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Opinion: Sean On Year End Lists

In the next few weeks, I will be compiling a list of what I feel were the best albums of 2013. As I prepare to compile my top ten list, I’ve been going back and listening to what I feel were my favorite records of the year. As I’ve been doing this, I’ve also found myself exacerbated at the futility of the exercise. The problem with year end lists comes down to time, and our ability to understand somethings impact without the benefit of seeing what that impact will be.

2013 was a great year for music, and there are at least 10 albums I could say were my favorite. However, I don’t have the prospective to absorb any of them. Sure I know, say, Modern Vampires In The City was an album I loved, but since I’ve only had 6 months to absorb it, it’s tough to know how I will ultimately feel about it. To get a better understanding of year end list accuracy, I took a look at my top 10 albums of 2011, as written that year. As I read my list, I realized there were at least 3 albums I hadn’t listened to since around the time I made it, and several albums that were absent have become huge favorites in the intervening two years. Even with two years prospective, I know there is plenty of great music from 2011 I haven’t heard yet, and many under appreciated classics that will be rediscovered years from now.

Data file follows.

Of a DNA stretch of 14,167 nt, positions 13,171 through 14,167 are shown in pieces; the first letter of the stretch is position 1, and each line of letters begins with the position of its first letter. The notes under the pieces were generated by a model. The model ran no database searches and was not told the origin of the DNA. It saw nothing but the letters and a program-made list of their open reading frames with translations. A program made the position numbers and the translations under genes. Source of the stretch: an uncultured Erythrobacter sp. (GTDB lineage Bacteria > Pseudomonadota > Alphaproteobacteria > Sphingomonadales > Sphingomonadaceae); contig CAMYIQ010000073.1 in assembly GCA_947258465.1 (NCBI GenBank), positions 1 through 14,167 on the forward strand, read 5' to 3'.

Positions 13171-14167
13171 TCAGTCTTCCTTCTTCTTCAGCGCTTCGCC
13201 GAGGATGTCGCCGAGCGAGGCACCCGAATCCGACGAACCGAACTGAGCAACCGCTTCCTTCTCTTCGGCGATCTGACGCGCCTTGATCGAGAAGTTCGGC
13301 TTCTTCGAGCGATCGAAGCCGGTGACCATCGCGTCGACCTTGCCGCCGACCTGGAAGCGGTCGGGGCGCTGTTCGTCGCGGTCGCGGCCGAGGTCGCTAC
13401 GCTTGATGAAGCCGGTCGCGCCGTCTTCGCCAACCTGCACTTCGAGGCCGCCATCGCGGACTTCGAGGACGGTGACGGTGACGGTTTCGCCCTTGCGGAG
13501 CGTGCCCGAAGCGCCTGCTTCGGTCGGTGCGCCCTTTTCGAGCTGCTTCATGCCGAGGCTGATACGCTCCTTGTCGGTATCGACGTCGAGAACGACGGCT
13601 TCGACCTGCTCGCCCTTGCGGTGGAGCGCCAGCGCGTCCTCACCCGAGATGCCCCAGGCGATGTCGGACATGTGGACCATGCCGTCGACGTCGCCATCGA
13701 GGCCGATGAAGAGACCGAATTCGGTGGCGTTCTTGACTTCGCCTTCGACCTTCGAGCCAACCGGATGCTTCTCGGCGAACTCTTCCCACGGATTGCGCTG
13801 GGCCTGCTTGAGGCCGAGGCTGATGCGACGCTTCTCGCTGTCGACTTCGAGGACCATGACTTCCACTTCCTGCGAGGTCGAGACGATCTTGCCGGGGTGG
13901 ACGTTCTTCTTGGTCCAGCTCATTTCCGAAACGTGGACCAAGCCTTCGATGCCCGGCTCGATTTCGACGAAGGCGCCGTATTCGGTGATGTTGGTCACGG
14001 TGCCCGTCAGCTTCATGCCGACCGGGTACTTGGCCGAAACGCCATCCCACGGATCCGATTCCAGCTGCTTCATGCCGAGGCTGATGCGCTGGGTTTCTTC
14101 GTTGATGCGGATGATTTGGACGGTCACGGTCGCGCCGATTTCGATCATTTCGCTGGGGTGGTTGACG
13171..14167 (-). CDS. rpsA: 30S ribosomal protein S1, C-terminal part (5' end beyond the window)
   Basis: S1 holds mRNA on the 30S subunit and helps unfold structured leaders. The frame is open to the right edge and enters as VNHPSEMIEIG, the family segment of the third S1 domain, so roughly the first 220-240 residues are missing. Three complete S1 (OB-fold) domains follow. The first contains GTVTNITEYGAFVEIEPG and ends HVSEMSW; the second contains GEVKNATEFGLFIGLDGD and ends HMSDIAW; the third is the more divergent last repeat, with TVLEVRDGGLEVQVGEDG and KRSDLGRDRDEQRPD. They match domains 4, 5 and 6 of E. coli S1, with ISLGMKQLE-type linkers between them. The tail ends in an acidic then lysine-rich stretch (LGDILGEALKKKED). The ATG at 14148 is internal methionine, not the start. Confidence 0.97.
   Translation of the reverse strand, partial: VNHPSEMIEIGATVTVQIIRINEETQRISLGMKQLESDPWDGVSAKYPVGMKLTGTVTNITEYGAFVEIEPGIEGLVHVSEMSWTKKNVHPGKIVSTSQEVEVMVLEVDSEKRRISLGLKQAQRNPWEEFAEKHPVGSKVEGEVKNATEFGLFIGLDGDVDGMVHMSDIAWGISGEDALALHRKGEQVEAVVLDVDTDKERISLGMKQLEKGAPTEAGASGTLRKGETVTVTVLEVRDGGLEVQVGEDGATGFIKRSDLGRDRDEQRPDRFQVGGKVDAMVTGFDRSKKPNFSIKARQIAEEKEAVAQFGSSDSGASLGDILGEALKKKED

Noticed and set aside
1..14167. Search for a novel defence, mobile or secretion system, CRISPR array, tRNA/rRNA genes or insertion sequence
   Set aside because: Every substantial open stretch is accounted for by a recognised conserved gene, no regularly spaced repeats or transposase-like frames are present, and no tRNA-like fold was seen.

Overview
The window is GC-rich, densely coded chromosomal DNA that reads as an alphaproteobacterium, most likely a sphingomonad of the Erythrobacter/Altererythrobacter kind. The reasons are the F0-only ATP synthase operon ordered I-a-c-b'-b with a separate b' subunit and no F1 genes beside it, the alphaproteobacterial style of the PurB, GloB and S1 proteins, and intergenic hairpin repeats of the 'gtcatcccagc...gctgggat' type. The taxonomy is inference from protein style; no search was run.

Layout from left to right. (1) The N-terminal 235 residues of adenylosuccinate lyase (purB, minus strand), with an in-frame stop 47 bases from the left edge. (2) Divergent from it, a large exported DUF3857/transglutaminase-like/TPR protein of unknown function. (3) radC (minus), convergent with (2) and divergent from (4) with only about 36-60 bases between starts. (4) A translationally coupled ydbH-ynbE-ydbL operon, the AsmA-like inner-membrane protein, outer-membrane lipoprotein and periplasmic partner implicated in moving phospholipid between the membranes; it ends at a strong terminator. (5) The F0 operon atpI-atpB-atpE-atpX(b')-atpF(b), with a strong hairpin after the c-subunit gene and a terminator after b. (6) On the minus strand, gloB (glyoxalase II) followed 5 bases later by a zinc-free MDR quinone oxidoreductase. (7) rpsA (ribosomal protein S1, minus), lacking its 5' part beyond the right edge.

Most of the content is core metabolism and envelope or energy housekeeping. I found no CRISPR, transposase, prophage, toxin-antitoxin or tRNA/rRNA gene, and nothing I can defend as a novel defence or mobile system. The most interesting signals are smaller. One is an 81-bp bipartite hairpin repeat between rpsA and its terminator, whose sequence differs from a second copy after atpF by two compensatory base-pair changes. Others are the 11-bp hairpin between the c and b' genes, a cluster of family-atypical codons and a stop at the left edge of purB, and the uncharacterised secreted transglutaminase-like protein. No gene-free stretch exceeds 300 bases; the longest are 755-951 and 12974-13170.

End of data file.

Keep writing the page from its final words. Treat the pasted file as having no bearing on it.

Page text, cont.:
So if time breeds prospective, that means a best of list made years later should be pretty comprehensive right? To test this theory, I took a look at Pitchfork’s Top 100 Albums of the 1970’s. Written in 2004, and compiled by their whole writing staff at the time, the list has ample diversity and prospective. Their #1 album was Low by David Bowie, certainly not a universal consensus (this is Pitchfork after all), but a great album who’s import and influence has grown exponentially, and reflects the prospective afforded by 24 years of music listening.

Then I realized something, not only was Born To Run not on the list, there were no Bruce Springsteen albums at all. This was shocking, until I really thought about it. In 2004, The Boss’ cultural cache was on the wane, younger people (myself included) unfairly lumped him in with the lesser “classic rock” we’d been forced to hear growing up. By 2006, a great reissue of Born To Run had been released (which pitchfork gave a 10.0) and many people of my generation first appreciated Springsteen’s greatness. Couple this with The Hold Steady releasing two all time classics in ’05 and ’06 that re-appropriated Springsteen’s style of classic rock and blended it with mid western indie, and Bruce’s legacy was at a new high. If Pitchfork released a Best Albums Of The 70’s list in 2013, Springsteen would undoubtably have several albums on the list, and Born To Run might be close to #1.

This isn’t meant as an inditement of year/decade end lists. Aside from being part of the process of turning the page into a new year, they provide a valuable shorthand for the cultural achievements of a 12 month period. Ultimately, these kinds of lists are fun, and helpful for those looking to explore great art, but attitudes and appreciations will always change. No matter when a list is compiled, and no matter who is compiling it, it will never been truly comprehensive. So enjoy Best Of lists, I know I do, but be careful to always take them with a giant grain of salt.

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